The $350 health fee for students not enrolled in Cornell’s Student Health Plan will be included in eligible students’ financial aid packages for the next academic year, President Elizabeth Garrett said at Thursday’s Student Assembly meeting. “I am pleased to announce that for the next academic year and thereafter, we will include a $350 student healthcare allowance in the cost of attendance and in financial aid calculations,” Garrett said, attributing the success of the shift largely to student advocacy. Garrett and Ryan Lombardi, vice president for student and campus life, responded to student concerns in an open-forum question and answer session. In her first semester on campus, Garrett said she discerned themes in the demands coming from the student body and described administrative efforts, including the addition of the health fee to student aid packages, to address those recurrent concerns. Shivang Tayal ’16, S.A. international representative at large, said there are a number of international issues that have yet to be resolved.

Cornell Tech's Roosevelt Island campus, as depicted in this rendering, will collaborate with Citigroup this fall.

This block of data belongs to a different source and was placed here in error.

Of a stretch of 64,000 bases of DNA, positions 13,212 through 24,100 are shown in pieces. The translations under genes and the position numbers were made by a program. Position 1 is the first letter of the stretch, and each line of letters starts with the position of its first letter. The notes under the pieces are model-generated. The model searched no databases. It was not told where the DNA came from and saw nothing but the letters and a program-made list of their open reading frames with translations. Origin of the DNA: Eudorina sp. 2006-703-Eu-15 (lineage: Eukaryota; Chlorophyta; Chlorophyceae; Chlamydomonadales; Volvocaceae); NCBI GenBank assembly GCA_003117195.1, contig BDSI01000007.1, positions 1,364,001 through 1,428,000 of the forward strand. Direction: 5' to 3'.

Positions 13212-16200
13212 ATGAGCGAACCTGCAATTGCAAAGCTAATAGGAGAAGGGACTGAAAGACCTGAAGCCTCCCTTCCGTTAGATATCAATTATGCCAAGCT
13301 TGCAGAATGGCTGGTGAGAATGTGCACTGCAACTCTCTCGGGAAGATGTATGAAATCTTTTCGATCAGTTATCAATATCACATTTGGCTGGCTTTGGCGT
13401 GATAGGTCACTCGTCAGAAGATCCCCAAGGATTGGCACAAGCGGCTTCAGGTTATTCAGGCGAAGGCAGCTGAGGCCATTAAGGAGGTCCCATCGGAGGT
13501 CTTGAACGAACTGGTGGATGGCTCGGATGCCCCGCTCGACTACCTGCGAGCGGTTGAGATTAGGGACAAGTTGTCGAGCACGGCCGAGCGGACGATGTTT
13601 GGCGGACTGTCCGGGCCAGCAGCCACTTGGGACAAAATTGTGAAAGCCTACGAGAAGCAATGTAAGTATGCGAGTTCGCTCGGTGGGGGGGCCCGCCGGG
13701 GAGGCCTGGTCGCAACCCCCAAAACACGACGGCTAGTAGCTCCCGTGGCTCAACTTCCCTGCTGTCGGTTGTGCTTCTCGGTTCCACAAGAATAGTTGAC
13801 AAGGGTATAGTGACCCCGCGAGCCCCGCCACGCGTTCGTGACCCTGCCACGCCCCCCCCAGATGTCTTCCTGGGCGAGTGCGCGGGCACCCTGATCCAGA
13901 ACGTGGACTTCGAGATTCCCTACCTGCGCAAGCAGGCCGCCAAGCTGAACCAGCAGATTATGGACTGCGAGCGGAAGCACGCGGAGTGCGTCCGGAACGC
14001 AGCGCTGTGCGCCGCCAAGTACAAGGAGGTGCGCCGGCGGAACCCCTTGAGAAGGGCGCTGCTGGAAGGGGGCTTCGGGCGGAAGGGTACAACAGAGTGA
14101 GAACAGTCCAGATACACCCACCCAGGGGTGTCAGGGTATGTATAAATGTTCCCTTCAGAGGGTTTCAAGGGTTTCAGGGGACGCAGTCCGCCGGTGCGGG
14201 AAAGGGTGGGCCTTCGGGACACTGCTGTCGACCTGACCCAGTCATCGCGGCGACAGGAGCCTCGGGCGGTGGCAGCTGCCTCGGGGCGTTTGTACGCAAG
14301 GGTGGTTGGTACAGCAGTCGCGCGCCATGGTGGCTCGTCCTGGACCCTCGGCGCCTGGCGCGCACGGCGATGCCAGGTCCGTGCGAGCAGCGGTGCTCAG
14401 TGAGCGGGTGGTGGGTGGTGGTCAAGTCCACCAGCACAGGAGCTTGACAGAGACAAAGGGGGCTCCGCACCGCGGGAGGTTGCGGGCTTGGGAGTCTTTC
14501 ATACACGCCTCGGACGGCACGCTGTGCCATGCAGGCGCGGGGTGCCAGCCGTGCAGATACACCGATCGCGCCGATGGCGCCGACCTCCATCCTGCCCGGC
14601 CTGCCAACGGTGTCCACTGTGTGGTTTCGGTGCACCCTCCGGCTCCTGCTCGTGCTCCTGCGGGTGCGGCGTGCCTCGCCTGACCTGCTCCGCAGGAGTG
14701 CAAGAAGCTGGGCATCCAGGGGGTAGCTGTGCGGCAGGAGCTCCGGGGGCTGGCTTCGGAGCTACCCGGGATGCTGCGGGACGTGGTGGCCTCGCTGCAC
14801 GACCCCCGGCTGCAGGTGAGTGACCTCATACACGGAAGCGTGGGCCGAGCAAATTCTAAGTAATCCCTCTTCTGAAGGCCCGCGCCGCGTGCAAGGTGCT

Cornell Tech Launches New M.Eng. Program

Applications have already started to roll in for a new master’s of engineering program in operations research and information engineering at Cornell Tech, set to open in fall 2016. The program is a collaborative effort that unites the extensive experience on the Ithaca campus in running an ORIE master’s program with the tech expertise and entrepreneurial spirit of Cornell Tech, according to Prof. Huseyin Topaloglu, operations research and information engineering. Unlike the Ithaca program, which has been offered for over 50 years, the new engineering program is designed specifically with the technology industry in mind, Topaloglu said. “We want to educate data scientists, quantitative analysts that thrive in environments where one needs to design algorithms and systems to make decisions on an ultra-large scale, while tackling the challenges posed by uncertainty,” he said. The program was first discussed when Cornell Tech opened in 2012 and implemented as soon as faculty members were hired, according to Topaloglu.

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Cornell to Lead $5M Federal Cloud Computing Program